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Cat’s Owls

An Interview with Catherine Bourassa-Hébert

Catherine Bourassa-Hébert was born and raised in Montreal. She began painting before she began forming memories, and soon discovered a love for abstract art and, as a teenager, photography. She currently lives and works in Boston, making jewelry — in addition to prints and pictures — and playing keys in the band Japanese Monster.

How did you make your owls? Are they screen prints?

These owls are screen prints of cut-outs I made, inspired by pictures of owls I have actually met.

How long have you been making screen prints? And how has your process changed recently as the shapes you’ve been making have evolved?

I have been making screen prints for about 4 1/2 years. When I first learned how to screen print (my friend Tin showed me how to do it at home, while we were making tee-shirts for her former band Squids) I used pictures that I took myself. Then I realized that this didn’t resonate so much with my abstract tendencies. So I started making cut-outs and exposing those on the screens. Cut-outs are a direct extension of the shapes I imagine. It’s a straight line between my brain, my hands, the scissors and the paper. When I decided to use recognizable images, I would take the images, process them in the computer, print them, then cut them out. Adding these steps to the process helped me treat the images just like any other shapes I make. This helped me realize that my hands need to be involved as much as possible for me to feel I have acquire these images. My body is substantially involved in my process.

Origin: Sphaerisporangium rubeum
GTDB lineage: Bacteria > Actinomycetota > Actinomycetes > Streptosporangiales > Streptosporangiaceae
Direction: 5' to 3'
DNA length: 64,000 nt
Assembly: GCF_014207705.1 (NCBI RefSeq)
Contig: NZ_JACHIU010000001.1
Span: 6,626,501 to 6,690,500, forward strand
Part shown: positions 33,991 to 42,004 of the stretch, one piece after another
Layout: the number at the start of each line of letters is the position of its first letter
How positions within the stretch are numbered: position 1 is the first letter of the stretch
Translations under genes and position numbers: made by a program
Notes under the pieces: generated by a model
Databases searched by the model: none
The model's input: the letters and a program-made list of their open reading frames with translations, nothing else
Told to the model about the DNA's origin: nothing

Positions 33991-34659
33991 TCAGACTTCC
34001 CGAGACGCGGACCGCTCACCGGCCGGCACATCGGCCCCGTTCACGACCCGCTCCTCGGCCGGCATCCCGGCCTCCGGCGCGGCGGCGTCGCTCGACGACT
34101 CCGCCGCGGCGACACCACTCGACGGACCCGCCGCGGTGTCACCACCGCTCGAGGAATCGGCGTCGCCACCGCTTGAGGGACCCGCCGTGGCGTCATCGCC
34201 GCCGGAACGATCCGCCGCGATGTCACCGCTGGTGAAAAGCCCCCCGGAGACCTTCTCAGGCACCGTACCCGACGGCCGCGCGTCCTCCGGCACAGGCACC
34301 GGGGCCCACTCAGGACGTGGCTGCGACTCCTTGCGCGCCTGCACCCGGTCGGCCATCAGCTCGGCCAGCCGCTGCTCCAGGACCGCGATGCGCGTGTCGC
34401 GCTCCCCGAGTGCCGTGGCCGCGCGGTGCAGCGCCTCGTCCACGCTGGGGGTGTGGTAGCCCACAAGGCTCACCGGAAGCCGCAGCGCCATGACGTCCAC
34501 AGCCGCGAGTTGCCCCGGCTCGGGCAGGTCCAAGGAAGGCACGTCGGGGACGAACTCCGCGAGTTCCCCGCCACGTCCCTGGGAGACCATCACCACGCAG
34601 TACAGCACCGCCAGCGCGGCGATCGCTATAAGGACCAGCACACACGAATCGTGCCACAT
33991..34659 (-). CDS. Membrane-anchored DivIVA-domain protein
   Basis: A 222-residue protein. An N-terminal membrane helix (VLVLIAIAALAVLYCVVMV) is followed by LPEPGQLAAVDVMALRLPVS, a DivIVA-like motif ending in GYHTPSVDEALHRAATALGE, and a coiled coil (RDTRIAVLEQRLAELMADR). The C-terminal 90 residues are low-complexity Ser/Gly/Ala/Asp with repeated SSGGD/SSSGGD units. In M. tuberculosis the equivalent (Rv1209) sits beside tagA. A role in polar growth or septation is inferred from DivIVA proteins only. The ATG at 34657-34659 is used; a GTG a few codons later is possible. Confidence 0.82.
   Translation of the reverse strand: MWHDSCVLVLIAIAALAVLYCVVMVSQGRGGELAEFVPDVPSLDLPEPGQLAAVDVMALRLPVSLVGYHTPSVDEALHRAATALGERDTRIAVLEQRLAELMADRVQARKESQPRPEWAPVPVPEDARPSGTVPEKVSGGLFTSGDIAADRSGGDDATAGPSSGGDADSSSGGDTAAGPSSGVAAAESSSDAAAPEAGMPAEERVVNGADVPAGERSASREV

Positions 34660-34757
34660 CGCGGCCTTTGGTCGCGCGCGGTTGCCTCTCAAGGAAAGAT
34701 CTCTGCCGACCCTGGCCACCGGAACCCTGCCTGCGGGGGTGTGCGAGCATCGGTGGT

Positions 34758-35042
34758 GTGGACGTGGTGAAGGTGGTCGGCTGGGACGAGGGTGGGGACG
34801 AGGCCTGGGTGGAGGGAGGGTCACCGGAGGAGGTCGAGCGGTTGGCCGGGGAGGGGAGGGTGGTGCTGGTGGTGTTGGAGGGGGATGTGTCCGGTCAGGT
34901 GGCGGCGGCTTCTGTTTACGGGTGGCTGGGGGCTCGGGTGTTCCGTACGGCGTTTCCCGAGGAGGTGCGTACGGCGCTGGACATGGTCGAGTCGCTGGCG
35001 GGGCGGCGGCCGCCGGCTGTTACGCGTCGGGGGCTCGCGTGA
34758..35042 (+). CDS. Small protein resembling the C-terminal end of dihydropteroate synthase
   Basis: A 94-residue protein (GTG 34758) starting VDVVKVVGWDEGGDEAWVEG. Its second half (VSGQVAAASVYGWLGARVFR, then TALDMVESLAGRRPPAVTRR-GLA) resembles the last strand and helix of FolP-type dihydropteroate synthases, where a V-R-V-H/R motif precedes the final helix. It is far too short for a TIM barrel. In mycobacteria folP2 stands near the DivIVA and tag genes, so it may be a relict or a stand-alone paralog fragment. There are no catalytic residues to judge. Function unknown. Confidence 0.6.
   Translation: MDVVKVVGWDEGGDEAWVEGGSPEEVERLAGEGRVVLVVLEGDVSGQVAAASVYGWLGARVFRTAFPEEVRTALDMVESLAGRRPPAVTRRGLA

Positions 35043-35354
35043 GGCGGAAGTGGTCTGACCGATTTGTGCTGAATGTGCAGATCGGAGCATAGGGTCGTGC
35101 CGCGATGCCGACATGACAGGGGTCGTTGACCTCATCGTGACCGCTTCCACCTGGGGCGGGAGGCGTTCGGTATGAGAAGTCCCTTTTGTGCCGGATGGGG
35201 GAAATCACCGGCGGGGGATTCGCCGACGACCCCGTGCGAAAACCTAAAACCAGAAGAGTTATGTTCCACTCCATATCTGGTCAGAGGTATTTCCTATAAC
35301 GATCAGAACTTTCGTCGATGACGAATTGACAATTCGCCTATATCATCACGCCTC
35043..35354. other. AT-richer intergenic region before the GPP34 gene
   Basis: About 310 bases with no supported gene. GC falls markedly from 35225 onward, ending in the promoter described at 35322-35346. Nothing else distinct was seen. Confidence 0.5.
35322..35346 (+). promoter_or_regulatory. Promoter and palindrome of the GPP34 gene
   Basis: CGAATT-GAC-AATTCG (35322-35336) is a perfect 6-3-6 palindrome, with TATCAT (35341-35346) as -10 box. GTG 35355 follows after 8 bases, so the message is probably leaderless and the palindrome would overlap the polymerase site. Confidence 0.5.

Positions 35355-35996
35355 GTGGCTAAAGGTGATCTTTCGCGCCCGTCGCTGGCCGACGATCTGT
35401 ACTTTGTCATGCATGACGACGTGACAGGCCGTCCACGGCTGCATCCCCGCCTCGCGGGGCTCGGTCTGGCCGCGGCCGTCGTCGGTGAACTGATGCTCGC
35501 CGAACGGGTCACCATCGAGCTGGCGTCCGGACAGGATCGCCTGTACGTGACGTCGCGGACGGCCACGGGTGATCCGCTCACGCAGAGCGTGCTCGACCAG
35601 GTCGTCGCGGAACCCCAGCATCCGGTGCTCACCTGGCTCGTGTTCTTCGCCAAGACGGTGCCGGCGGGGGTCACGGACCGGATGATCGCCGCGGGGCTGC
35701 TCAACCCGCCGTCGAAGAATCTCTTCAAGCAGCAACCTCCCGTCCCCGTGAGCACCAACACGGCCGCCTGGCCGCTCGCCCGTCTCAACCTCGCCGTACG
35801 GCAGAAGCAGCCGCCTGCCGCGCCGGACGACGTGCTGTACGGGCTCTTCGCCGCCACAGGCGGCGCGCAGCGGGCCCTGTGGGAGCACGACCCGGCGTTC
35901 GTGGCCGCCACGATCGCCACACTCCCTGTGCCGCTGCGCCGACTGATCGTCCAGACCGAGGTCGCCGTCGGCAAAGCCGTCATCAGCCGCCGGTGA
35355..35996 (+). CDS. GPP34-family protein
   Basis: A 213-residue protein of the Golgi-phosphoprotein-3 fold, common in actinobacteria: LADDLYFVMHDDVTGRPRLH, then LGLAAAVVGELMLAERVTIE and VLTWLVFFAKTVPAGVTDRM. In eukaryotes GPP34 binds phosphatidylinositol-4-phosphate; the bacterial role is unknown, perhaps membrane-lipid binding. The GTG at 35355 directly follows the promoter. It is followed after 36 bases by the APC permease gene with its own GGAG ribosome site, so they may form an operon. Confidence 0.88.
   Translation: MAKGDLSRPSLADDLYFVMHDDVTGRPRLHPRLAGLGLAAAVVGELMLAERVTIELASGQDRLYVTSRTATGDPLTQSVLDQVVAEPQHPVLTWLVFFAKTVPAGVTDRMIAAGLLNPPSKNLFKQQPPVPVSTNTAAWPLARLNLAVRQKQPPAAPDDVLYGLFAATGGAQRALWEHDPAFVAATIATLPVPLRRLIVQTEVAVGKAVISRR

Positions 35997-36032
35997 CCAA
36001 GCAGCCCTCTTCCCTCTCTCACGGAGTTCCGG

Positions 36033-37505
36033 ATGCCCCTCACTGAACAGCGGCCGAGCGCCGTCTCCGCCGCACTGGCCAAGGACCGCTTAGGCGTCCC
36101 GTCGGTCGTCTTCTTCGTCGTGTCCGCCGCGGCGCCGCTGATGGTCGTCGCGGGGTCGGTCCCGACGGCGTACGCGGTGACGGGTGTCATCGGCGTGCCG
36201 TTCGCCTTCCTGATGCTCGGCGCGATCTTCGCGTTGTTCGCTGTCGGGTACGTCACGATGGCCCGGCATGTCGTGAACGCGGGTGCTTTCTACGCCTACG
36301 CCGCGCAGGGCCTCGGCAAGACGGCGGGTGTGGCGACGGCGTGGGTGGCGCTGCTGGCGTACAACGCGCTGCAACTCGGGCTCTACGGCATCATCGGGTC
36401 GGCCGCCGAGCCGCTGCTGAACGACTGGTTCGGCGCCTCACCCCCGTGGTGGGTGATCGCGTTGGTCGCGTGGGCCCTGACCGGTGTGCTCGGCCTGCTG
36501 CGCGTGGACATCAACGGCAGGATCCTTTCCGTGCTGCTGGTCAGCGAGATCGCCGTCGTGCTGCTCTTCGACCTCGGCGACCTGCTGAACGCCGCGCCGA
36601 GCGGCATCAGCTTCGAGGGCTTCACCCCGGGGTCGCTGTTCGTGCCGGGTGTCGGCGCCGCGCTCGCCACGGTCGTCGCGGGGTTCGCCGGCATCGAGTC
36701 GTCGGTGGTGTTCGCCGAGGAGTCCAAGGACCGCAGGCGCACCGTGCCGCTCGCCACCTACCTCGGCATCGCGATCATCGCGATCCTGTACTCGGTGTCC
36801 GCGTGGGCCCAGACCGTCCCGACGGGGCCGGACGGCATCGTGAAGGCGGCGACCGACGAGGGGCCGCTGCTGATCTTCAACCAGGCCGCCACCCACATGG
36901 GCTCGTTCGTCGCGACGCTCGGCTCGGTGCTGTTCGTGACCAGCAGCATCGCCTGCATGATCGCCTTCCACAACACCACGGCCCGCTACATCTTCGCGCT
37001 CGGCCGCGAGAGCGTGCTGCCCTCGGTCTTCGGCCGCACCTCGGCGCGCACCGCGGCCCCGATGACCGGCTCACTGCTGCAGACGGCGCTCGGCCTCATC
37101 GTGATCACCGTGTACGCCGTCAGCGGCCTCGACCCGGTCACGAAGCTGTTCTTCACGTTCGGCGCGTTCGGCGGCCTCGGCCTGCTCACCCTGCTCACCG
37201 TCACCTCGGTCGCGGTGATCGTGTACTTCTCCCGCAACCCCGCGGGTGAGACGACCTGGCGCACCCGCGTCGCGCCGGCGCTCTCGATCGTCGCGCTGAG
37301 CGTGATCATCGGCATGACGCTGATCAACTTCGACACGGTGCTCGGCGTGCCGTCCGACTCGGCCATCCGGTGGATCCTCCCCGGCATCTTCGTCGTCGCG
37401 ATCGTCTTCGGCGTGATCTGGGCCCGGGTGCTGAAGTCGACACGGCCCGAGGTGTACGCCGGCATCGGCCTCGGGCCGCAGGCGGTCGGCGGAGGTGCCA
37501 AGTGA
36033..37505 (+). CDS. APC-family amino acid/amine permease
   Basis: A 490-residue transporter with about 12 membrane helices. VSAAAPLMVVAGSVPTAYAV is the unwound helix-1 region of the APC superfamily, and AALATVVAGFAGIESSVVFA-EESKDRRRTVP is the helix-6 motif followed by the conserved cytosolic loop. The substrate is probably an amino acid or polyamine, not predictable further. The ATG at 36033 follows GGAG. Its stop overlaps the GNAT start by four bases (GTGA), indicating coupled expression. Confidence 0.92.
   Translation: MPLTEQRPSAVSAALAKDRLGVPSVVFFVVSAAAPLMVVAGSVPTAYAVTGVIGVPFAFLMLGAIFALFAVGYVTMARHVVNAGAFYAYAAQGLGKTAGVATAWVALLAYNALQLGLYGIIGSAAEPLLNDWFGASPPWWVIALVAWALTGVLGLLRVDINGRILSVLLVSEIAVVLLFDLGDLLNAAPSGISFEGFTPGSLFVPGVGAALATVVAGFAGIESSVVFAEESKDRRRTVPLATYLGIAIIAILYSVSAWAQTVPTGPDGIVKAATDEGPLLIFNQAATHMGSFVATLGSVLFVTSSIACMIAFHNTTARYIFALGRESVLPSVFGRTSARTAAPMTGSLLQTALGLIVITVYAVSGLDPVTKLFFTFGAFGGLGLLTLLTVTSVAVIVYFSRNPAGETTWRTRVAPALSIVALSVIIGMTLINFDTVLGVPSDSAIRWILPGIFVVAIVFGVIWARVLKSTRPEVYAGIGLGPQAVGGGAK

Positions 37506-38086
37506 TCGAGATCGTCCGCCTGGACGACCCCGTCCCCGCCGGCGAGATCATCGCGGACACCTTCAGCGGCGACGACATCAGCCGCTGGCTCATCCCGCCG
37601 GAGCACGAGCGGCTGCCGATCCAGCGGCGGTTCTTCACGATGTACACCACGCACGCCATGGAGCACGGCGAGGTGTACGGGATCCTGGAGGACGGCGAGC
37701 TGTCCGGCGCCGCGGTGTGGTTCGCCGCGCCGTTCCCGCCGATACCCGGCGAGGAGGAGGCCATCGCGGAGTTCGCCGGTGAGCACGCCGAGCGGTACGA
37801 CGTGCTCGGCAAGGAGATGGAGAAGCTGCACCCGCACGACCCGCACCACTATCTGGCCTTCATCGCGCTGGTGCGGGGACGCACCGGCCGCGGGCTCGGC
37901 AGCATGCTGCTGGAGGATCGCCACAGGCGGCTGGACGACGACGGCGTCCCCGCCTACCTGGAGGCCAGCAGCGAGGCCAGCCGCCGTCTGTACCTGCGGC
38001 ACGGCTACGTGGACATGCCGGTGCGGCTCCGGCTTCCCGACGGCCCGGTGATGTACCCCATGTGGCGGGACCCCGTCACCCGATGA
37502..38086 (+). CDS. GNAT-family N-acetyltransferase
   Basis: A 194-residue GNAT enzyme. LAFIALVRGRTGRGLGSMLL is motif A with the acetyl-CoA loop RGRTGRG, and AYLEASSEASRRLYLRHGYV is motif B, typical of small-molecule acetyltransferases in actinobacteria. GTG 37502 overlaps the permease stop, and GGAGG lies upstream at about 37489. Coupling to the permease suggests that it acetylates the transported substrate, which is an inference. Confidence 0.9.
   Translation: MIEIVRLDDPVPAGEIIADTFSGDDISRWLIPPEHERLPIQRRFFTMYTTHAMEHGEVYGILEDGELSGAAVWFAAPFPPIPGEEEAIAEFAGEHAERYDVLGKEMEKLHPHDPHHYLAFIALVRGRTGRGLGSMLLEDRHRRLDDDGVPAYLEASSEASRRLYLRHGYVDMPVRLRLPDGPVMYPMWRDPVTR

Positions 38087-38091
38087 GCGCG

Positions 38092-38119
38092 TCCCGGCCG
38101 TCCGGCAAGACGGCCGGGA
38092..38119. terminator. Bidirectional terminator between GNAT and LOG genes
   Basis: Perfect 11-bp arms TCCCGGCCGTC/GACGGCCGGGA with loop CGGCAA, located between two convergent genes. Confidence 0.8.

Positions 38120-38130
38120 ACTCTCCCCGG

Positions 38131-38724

Part of what’s fascinating to me about your owls is how strikingly different they look, while still ringing true. Was the polymorphism of the creature something that intrigued you? Each pose is quite different, but by changing up the colors and shapes behind the bird in each iteration, the image is further changed, modulated in its impact.

I think what you see as polymorphism of the creatures is the way I chose to interact with the images. I treated the image as a combination of shapes rather then seeing it as an owl. This is reinforced by the fact that the images go through a variety of processes before the final outcome. Thus creating more of a distance between it and my brain identifying it as an owl. The reason they look different while similar is because I played with the same shapes in different contexts.

Since a lot of your prior work is abstract, how does it change the way you think about the pieces to have them staring back at you?

It actually doesn’t change much of the way I think about the piece. The only difference is that the image has to go through more steps for me to perceive is at as shape an not an image of an owl. That is how I work: I play with shapes that I create from cut-outs. In the case of the owls, I cut out an image that is universally referred to as ‘owl’. Which is much different than other shapes I work with, where the viewer just sees a nondescript ‘shape’. I decided to work with the owls in an effort to connect with the viewer in a different way. Therefore it is less about what I see and more about what you see.